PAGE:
MW:

It’s my opinion about her. She has traits of a submissive personality. Her face in the pictures expresses apprehension. But she found the courage to break the negative spiral. In one image we see her going upstairs to the room, close to opening up what was kept from sight. After having discovered the room, she became aware of what she partook in and broke out. Who knows about what happened before all this? Perhaps part of the archive was discarded; that’s why I don’t just cling to facts. Then there are feelings of shame, inasmuch as making a victim of rape into an accomplice, a partner in crime. Victims of sexual abuse often only seek publicity many years after the fact. It’s part of overcoming feelings of guilt and shame, as if having been accomplice to the crime. Likewise Martha overcame feelings of shame, and to throw the pictures out of the house was her way of dealing with it.

MT:

The first picture, a large color photograph inside the front cover, shows Martha in an opened bright red duster, with a pale skin, freckles and large breasts. She looks away from the camera. Why have this image begin the puzzling narrative?

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MW:

This was the last session, the last time she has been posing. She is introduced and simultaneously it reveals the moment she decided: It’s Enough! It’s the only time she wore red, a color I associate with bull fighting and with breaking out. She looks at the camera asking: “how do I get out of here?!”

MT:

What follows is the first act, which is quite disturbing: large-format full spreads showing grainy and uncanny black-and-white images, starting with a baby in a bathtub. And what happens next? Could you comment on the first 10 spreads, followed by two coal-black pages, and a Japanese-bound foldout, cleaving a foreshortened portrait of Martha, her youth portrait hidden inside. It feels like something bad is about to happen… gloom and doom… In short: a dark youth.

MW:

The black pages represent the story’s intensity. After the double portrait comes a picture of Martha covering her head and face with a scarf. Resistance maybe started here.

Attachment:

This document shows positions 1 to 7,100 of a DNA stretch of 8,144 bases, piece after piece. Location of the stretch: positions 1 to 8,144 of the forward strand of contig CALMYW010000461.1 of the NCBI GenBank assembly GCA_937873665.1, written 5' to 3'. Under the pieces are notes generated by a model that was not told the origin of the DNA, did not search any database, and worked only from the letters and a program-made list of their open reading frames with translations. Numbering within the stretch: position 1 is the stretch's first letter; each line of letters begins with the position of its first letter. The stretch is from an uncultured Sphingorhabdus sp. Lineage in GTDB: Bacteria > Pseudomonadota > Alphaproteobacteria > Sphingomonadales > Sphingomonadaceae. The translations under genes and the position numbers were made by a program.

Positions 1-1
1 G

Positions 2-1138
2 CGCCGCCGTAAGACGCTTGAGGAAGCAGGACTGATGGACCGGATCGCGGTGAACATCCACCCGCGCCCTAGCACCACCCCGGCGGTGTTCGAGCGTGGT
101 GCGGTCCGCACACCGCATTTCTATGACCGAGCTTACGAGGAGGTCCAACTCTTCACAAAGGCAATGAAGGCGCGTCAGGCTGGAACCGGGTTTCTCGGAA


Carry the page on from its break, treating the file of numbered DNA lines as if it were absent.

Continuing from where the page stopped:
MT:

Followed by pictures showing frustration about undressing and being put in awkward positions. It’s a struggle, she’s not at ease. A strong statement. I presume these were the moments just before posing?

MW:

That’s correct, although you may find the same pictures in the contact sheets. In terms of chronology things are different, but I re-contextualized them with that in mind. It’s a preview of things to happen. The picture of Martha going upstairs is crucial, she is literally going to enter the room, but will also be confronted with what has been surpressed for years.

MT:

The first act is about traumatized youth, the second act about Martha pulling faces and taking off her clothes. The third act is made up by an avalanche of images: grids of similar nudes reproduced on glossy paper; categorized and labeled with stickers stating ‘sitting’, ‘bust’, ‘going flat’, ‘night gown’, ‘good bra’ etc. An overwhelming amount of pictures, like repeating a dry exercise: stand up; lie down; press up breasts; sit on hands and knees; always before the same backdrop: a bed, dark curtains, copper flower pots, a shaded lamp. The images are far from being erotic or pornographic, it rather looks like domestic photography with a high Hans-Peter Feldmann level (in All the Clothes of a Woman (1970) Feldmann piece by piece photographed all the clothes of a lady friend, like product photography, objectifying but also representing a personality).